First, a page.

Historical landscape research and regional institutional history in the transition debate. A case study in coastal Flanders
By Dries Tys
XIV International Economic History Congress (2006)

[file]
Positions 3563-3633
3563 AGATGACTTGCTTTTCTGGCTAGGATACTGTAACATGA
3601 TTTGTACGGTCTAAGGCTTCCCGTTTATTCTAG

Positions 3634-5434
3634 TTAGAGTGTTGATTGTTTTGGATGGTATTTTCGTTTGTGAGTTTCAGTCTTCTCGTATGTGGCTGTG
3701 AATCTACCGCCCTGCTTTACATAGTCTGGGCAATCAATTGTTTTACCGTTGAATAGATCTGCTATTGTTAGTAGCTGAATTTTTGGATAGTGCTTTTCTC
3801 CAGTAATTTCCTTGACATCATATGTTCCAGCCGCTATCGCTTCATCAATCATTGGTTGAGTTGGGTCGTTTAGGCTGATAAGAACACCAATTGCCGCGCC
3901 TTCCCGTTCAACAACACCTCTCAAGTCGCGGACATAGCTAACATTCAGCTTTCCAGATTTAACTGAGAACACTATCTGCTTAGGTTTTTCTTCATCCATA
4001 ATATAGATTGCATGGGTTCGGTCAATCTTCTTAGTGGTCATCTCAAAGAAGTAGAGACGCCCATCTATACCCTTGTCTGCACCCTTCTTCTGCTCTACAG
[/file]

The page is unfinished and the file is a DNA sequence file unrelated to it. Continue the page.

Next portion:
Synopsis: In this contribution I want to argue that regional ideological and therefore institutional practices according to a deliberate strategy and concept of power are central to our understanding of landscape development. I apply this question on a medieval landscape, the 10th to 12th century landscape of coastal Flanders. This is the region were the counts of Flanders started to build their powerful political position in high medieval Europe: the pagus Flandrensis from the late 9th century. In this feudal era, the development of princely (and feudal) power is intrinsically linked with kinship, ideology and patrimony. In the same period, maritime Flanders develops from a salt-marsh area at the edge of the sandy fringe, densely inhabited in the late Roman and Merovingian times (including a caput fisci and a late Roman castellum that became royal and later comital possession in the middle ages), to a polder area next to important commercial towns as Bruges, Veurne and Ieper. I will argue how the comital ideological concept and the way in which property was developed had an important influence on the material and social formation of the landscape of this area and created an environmental and spatial dialog of power. This understanding of the landscape will also provide new data and arguments in the role of coastal Flanders in the transition debate, by which we touch upon the central theme of this session: the fringe between landscape history and economic history and the relation between cultural landscape construction and the formation of the Market in pre-industrial Europe.